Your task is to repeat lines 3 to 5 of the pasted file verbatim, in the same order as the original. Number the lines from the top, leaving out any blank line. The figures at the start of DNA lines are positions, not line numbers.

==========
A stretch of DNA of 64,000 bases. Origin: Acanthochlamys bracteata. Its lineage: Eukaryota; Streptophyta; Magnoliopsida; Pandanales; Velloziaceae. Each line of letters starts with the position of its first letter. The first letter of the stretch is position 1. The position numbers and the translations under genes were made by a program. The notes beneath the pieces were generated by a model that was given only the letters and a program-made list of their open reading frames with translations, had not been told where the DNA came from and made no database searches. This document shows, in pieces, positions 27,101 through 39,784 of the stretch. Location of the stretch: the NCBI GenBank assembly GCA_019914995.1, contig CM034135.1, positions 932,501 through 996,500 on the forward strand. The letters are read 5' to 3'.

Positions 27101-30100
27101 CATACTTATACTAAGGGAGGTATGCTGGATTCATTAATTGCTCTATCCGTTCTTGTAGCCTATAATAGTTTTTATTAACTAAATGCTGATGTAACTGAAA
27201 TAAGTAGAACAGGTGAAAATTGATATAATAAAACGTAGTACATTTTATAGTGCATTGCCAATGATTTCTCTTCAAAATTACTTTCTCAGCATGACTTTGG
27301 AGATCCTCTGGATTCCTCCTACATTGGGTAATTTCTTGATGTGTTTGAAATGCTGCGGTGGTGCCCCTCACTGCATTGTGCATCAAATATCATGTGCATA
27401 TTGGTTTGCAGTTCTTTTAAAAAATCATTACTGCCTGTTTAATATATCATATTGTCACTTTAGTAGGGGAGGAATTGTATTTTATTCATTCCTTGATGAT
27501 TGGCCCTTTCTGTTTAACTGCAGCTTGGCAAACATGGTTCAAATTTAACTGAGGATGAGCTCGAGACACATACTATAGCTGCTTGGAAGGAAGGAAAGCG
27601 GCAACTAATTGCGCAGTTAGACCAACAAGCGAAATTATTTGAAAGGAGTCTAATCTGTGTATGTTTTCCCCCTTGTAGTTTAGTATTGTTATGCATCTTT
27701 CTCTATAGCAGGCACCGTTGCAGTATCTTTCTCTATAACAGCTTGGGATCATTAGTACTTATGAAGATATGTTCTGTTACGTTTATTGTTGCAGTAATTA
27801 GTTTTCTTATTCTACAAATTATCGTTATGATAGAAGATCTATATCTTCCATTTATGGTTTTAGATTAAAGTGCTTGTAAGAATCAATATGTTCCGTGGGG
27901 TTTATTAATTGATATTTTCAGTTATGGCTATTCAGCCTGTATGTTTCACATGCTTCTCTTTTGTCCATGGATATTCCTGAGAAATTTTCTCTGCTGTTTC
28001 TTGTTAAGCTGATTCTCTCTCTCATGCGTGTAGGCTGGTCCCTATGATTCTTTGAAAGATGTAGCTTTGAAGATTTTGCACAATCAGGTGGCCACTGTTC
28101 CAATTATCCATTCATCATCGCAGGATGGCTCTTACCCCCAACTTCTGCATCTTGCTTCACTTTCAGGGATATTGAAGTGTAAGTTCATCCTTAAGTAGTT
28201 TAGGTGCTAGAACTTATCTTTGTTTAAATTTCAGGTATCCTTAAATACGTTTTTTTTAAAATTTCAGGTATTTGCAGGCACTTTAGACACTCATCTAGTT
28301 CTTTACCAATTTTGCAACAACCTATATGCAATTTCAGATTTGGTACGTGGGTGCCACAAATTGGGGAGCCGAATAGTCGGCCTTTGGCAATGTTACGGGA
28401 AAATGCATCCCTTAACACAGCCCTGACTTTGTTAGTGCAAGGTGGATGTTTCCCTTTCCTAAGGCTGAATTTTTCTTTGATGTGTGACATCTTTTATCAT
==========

27101 CATACTTATACTAAGGGAGGTATGCTGGATTCATTAATTGCTCTATCCGTTCTTGTAGCCTATAATAGTTTTTATTAACTAAATGCTGATGTAACTGAAA
27201 TAAGTAGAACAGGTGAAAATTGATATAATAAAACGTAGTACATTTTATAGTGCATTGCCAATGATTTCTCTTCAAAATTACTTTCTCAGCATGACTTTGG
27301 AGATCCTCTGGATTCCTCCTACATTGGGTAATTTCTTGATGTGTTTGAAATGCTGCGGTGGTGCCCCTCACTGCATTGTGCATCAAATATCATGTGCATA